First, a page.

Seven micro-services architecture advantages

Recently I had a conversation with an ops engineer on my team about why micro-service architecture makes a lot of sense and why we should embrace it. Most of our applications are monoliths built over years and having new, small micro-services is something new for our environment.

“The term “Microservice Architecture” has sprung up over the last few years to describe a particular way of designing software applications as suites of independently deployable services. While there is no precise definition of this architectural style, there are certain common characteristics around organization around business capability, automated deployment, intelligence in the endpoints, and decentralized control of languages and data.”- Martin Fowler.
So here are the points that should help convince your coworkers or boss about micro-services style of SOA:

  • Small, easy to understand code base. Because micro-service application is responsible only for one thing, it requires less code, is easy to understand, is easy to reason about and has less risk of changes.
  • Easy to scale. With a large, monolithic application you have to scale everything together. For example, you application consists of 2 components – registration and login subcomponents. you know the problem is in registration – but you can’t scale it separately. You have to scale the whole thing and waste resources. Also, with the AWS type of elastic scalability it’s quite simple to scale micro-service if demand for a particular service temporarily increased.
  • Easy to throw away. Our field changes constantly at a fast pace, and what was cutting edge yesterday maybe quite outdated and slow today, or a vendor product you rely on does not fit the bill anymore or you want to move to open source alternative. Most of the time it’s easier to start from scratch with modern tools and languages than it is to reuse old, outdated technology. Micro-services facilitate this very well. For example, on my recent search project we decided to write from scratch a small micro-service with the latest technology instead of trying to understand and update what was originally written with Struts and Java 1.4. Needless to say, developers love to work on new projects and use highly productive tools to finish the project ahead of schedule.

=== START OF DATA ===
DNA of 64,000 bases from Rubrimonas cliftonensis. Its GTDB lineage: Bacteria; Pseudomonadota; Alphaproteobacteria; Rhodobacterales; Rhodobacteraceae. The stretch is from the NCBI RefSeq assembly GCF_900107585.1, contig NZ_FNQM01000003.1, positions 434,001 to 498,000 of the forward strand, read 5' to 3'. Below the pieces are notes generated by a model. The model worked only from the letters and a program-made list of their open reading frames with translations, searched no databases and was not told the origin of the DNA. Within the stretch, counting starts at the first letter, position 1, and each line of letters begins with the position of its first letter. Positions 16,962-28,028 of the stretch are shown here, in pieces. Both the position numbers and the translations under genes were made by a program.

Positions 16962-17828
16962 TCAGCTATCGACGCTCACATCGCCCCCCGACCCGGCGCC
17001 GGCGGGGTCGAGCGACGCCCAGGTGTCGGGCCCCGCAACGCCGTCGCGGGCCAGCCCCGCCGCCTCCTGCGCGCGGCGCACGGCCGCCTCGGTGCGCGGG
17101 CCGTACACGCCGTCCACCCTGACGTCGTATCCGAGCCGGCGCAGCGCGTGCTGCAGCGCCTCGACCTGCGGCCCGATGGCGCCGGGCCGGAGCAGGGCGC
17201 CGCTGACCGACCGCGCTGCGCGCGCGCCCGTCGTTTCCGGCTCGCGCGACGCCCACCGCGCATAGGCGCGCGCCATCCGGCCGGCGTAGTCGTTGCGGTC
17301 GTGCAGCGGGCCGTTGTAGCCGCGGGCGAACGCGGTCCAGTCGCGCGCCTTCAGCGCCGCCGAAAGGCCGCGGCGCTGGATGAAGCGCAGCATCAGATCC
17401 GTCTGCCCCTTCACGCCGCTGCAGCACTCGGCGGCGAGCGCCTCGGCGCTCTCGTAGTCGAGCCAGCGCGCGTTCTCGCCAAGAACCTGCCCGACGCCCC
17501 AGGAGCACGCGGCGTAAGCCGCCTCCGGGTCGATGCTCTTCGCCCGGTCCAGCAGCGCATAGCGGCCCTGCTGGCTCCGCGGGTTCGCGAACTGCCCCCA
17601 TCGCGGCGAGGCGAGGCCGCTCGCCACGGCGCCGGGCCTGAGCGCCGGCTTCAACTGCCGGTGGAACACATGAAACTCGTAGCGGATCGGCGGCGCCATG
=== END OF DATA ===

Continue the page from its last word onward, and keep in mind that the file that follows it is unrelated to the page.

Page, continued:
• Easy to Deploy. With monolithic applications even one line code change require redeployment of the whole application. At least on the jvm platform. This could be a big problem for many organizations with its high degree of risk and disruption. Deploying micro-services is much simpler because the scope of deployment is much smaller. Plus you know where to look for problems if such arise.
  • Ability to use a different technology stack. With micro-services the approach should be to use the best tools and languages for the job, instead of one size fit’s all. The same goes for databases. For example, recommendation micro-services can use neo4j and python because python has a lot of machine-learning libraries; event-processing micro-services may use java and cassandra because of multithreading properties of jvm and high scalability of cassandra. It also allow teams to try new technologies on small services without major disruption.
    Smaller teams. It’s much easier and faster to work with a collocated, small team. Each small team can own micro-service and access other services via high level api. For example, a team in New York can be responsible for recommendation services and a team in India for content micro-service.
  • System resilience. If an monoliths application stop working, then a lot of functionality stop working. On the opposite side, If one of the micro-services stop working – only small, particular functionality will be lost. It’s much more simple to build some resilience around smaller service. For example, failure of the order-processing system can be mitigated with message queues.

Do you see any other advantages that I missed?

I should note that micro-services present some unique challenges as well. There is no free lunch! What are those challenges and how to deal with them will be in my next post.


  1. Hi,
    It seems you have missed one:) You have 6 listed but title says “seven”:)


  2. Let me understand micro-services architecture. For some time now, we have been trying keeping the front-end nimble, and having a service facade for the back-end, which could be layered and heavy. With micro-services, I guess the service facade will have more depth, though the common and relatively static functionality will still require robust back end. Maybe I have not understood micro-services in entierty


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